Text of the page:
There’s no question that more people around the world are connecting to wireless networks at home, work and play via mobile devices, such as smartphones and tablets. This rise in mobile device usage begs the question: How soon will it be (if not already) before these mobile devices dominate the mobile network, especially in the workplace?
Just recently, I read an article in Forbes, by Louis Columbus, that addresses the issue of increased mobile devices and unprepared network infrastructures. The article examines a study by IDC that predicts that 87% of sales for connected devices will be tablets and smartphones in next four years. As many employees prefer working from their own mobile devices, corporate networks, as they’re currently designed, will not be capable of successfully managing such a large volume of mobile data traffic generated by these mobile devices. With such expansive growth expected, the majority of businesses will either need to adapt an existing strategy to support this increase in mobile devices or adopt a new strategy.
Currently, there is a clear need for enterprises to better prepare and invest in their IT infrastructure. As more employees use their own devices at work for business and personal use, it’s imperative that business organizations require a secure mobile device and BYOD strategy to accommodate their business needs and employee preferences. However, the decision to adopt BYOD comes with a set of challenges for IT organizations.
Many of the benefits of BYOD, such as having the choice of device and anywhere, anytime access, are somewhat adverse to traditional IT requirements for security and support. In the past, IT pre-determined a list of approved workplace devices, typically a prescribed desktop, laptop, and perhaps even a small, standardized set of mobile phones and smartphones. Employees could choose among these devices, but generally were not permitted to stray from the approved devices list. With BYOD, IT has to approach the problem differently. Read More »
Remember: we have more Partner Summit discussion still to come, so check back next week for deeper dives into our services and technology strategies as well as Cisco’s unique value proposition for customers.
If you’ve met Edison Peres, SVP, worldwide channels or heard him address the audience at Cisco Partner Summit before, you know he’s all about partner evolution — specifically, how Cisco can help partners grapple with a unique period of technology and business model changes in the IT industry, and transform their businesses to meet those changes.
During his General Session discussion on Day 1 of last week’s Partner Summit, Edison urged partners to focus on three priorities: making hybrid IT a foundation of your value proposition, leading with solutions and professional services, and transitioning your sales teams to address new buying centers. Business transformation, Edison said, in one of the most repeated (and re-tweeted) quotes of the week, “is kind of like remodeling an airplane while it’s flying and there are people on it. We know it’s not easy. But if you focus on these three areas today, you will be well on your way to a successful tomorrow.”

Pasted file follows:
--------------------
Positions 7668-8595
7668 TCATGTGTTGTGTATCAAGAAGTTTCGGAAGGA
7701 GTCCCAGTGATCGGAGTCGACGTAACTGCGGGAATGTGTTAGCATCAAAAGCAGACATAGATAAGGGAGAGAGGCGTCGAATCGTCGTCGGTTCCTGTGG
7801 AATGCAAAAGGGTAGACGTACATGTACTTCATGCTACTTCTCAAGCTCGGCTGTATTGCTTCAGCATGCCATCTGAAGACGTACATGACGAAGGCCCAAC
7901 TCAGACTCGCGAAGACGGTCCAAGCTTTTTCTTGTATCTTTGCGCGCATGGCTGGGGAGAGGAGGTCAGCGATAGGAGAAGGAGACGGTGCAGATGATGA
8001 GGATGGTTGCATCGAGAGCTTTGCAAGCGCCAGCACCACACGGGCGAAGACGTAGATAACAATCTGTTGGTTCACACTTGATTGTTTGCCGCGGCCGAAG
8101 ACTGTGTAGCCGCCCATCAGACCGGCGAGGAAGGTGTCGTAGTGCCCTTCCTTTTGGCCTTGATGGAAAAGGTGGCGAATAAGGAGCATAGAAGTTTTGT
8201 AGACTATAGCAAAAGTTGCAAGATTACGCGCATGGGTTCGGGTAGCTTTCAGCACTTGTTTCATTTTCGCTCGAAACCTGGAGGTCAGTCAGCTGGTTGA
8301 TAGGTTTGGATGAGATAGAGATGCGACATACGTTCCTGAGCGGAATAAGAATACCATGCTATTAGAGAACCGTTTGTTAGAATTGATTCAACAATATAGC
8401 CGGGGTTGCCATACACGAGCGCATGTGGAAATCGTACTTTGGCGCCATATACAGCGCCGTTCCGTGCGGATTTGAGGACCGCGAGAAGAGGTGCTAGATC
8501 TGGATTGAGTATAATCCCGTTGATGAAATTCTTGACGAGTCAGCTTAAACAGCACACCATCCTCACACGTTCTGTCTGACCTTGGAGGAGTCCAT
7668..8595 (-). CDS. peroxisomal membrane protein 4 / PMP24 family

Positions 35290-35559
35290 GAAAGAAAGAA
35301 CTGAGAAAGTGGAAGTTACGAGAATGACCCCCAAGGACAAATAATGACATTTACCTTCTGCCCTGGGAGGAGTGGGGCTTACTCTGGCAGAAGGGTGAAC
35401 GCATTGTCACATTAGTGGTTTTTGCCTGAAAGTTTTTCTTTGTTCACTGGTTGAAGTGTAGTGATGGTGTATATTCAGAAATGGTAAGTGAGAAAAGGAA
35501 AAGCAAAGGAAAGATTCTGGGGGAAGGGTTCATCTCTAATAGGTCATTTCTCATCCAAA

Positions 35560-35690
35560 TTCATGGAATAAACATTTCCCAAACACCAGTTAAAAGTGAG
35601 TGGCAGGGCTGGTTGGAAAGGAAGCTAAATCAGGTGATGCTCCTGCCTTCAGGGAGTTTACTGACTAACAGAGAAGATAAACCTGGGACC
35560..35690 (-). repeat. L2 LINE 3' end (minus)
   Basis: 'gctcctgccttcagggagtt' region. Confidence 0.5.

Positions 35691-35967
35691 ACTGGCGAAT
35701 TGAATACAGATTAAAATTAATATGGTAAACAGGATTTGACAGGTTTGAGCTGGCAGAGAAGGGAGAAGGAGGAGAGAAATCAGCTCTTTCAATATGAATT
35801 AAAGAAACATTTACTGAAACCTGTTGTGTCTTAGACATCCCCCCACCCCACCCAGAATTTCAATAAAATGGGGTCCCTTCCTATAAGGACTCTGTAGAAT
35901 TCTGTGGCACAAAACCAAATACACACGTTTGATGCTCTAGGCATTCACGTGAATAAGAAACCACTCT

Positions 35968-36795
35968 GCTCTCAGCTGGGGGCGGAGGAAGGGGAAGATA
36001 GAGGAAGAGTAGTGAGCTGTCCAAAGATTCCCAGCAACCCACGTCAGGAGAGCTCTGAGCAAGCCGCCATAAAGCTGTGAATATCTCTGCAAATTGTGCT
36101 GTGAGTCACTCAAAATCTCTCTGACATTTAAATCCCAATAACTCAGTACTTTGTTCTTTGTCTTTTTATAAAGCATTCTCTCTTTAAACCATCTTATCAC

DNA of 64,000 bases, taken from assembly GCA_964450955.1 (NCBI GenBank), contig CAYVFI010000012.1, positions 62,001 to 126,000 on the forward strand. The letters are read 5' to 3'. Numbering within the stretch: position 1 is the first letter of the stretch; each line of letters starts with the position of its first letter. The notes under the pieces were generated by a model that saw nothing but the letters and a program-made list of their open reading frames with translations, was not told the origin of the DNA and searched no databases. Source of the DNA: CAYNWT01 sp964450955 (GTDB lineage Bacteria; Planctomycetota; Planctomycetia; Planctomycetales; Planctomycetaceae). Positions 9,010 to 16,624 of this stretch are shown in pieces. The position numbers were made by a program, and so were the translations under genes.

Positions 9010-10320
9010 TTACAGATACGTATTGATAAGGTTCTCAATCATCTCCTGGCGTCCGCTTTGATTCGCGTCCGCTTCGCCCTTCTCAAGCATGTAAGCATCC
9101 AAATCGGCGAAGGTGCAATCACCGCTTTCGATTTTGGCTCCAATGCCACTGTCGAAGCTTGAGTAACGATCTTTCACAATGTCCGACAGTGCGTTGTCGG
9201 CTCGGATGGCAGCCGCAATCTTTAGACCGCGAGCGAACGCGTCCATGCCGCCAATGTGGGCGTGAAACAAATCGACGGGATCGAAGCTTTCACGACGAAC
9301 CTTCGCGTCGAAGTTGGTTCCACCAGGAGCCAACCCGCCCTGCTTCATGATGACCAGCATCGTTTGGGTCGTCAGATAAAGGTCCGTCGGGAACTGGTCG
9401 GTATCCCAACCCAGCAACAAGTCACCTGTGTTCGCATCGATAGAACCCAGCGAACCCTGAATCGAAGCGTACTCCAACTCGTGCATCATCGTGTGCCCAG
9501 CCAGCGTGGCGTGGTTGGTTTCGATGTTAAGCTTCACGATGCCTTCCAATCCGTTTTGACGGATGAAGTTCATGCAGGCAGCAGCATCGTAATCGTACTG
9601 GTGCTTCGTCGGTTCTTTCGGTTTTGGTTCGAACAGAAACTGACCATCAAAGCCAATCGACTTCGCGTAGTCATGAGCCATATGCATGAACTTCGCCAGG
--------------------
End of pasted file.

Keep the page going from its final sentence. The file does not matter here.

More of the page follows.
Let’s hear a bit more from Edison on how Cisco wants partners to think about these changes:
When I was in London recently for Cisco Live, I got a lot of questions about how organizations can drive the most value out of collaboration. As expectations for seamless collaboration between devices and applications increase, I can practically see light bulbs appear over many customers’ heads as we talk about how collaboration technologies can transform a business and drive tremendous value.
Many of the conversations I have with customers surround how to best integrate collaboration technologies into business process and other applications to drive the highest value. Many customers are uncertain about how to move forward with taking a business and technology architecture approach to accelerate and simplify business processes.
There are a couple of ways to think about this. The first deals with integrating your collaborative processes into your business process, what we call Collaboration Enabled Business Transformation (CEBT). The second deals with integrating your collaborative capabilities and apps so they work together. This is particularly important since most companies have multi-vendor environments for voice and video, hardware and software, and desktop and network. It is an understatement to say that interoperability is critical with collaboration tools so users have a seamless experience when using them to communicate, do business, and maximize results.
Cisco SVP, Chris Dedicoat, presented CEBT at a keynote held during the Cisco Live London activities and appeared to drive a positive response. The CEBT approach to integrating your collaboration capabilities into your business applications processes such as salesforce.com or SAP, can Read More »
Analysts estimate that by 2013, more than 50 percent of all video surveillance deployments will be managed by IT on the IP network in order to support the coming deluge of bandwidth-heavy video data.
Similar to the evolution of telephony, physical security is becoming an IP-based solution to optimize scalability and reduce complexity and costs.
To support this evolution, Cisco has announced Video Surveillance Manager 7.0, the industry’s first solution built from the ground-up and certified to run in virtualized computing environments, making it possible for customers in healthcare, public sector and retail to move beyond traditional basic safety and security surveillance deployments and use video to transform the way they run their businesses through hyper-scalability and ease of configuration.